Jay Wood

Jay Wood

CACE Seminar 2015

At numerous junctures throughout our CACE seminar, the idea of charity as an intellectual virtue surfaced, yet we never had the opportunity to analyze it. Below I offer one way of thinking about it. Charity is not motivated by robust appetite for intellectual goods such as knowledge, wisdom, and understanding. We can call the excellent appetite for intellectual goods  “the love of truth.” It is foundational to all the intellectual virtues. The motivation of charity centers on the wellbeing of one’s intellectual interlocutors.

Charity has a distinct motivation component. Charity is love of God and / or fellow human beings, and such objects are not intellectual goods. Charity becomes intellectual charity when it applies in contexts of the intellectual life. So charity is an attitude toward, most notably, interlocutors and authors of texts. If one reads a text charitably, one is reading the text as coming from an author who would like to be treated with respect and goodwill. Such charity is an intellectual virtue because of its applicability to intellectual activities like text-reading, and in part because it (presumably) enhances the agent’s prospects of achieving the aims of the intellectual life.

Consider an act of intellectual charity. I am discussing someone’s philosophical book, and I disagree pretty fundamentally with what I take the person to be saying. If I am reading a certain passage charitably, I interpret it so as to attribute as much validity and intelligence to the passage as I can, compatibly with a careful and therefore critical reading. The act of charity in this case is the interpretation: construing the text in its best light rather than its worst. My motive here is grounded in my concern to treat the author as I would like to be treated were I the author. It is goodwill towards the author, a valuing of him as a person and as an author. But this motive is not sufficient to make my reading a charitable one. If I make a “charitable” interpretation of the passage, because doing so will enable me better to crush the author in the noetic dust under my feet, then I have not acted charitably, even if I have interpreted the author’s work in the strongest light. For my act of reading to be charitable I must be motivated out of goodwill for the author. The characteristic aim of charity is the well-being of a person.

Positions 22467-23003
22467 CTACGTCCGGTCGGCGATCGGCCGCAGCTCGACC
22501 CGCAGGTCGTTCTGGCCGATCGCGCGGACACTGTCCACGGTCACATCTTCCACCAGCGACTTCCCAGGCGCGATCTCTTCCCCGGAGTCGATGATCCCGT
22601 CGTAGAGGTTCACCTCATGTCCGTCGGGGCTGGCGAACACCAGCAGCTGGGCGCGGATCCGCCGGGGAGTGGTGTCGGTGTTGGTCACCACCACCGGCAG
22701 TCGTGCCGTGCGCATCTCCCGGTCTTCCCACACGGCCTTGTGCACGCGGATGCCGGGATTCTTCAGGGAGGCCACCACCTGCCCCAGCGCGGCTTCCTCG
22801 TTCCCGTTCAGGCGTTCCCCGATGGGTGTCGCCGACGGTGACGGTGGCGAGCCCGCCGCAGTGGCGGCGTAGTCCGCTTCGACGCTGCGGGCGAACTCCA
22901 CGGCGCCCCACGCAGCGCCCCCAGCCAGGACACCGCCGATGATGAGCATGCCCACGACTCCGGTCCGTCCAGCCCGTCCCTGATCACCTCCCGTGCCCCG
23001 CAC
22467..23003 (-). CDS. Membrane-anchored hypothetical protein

What is it to be successful in one’s goodwill towards an author? We can clarify the concept of we switch from the case of charitably reading a text to conducting charitably a debate face-to-face with an interlocutor. In such a debate, the goal of my charity (as distinguished from the goal of my love of knowledge) will be such things as not embarrassing my interlocutor, making him aware of my respect for him, staying on friendly terms with him, and bringing it about that he gets some genuine intellectual goods out of our conversation. If I achieve such things as these in the course of my conversation with him, then my charity will have succeeded. In reading a text charitably, if the author is dead and / or will never be affected by my charity, I cannot realistically aim at any such outcome. In such cases, the charity has a virtual or as-if goal: it does not really aim at anything, though it is as if it aims as the live interlocutor would aim.

            Though I have distinguished between the motive to gain intellectual goods and the motivation of charity, they are connected. Although treating my interlocutor charitably may allow me to gain knowledge and understanding, it can also provide the conditions for my interlocutor to gain intellectual goods. And one fitting way to wish my interlocutor well would be to wish that his own storehouse of intellectual goods increase. In this case, love of the intellectual goods and charity for the interlocutor come together in a special way: wanting the intellectual goods (for the other) is the motive of charity.

            How is the motive of charity related to the motive of getting the intellectual goods for oneself? Let’s assume that having charity for the interlocutor does in fact promote one’s getting the intellectual goods for oneself. Furthermore, the intellectually virtuous person may be aware of this connection. But he will try to keep the consideration that charity for his interlocutor is good for his own intellectual life in the background, where it does not come to the fore as a motivation for charitable behavior.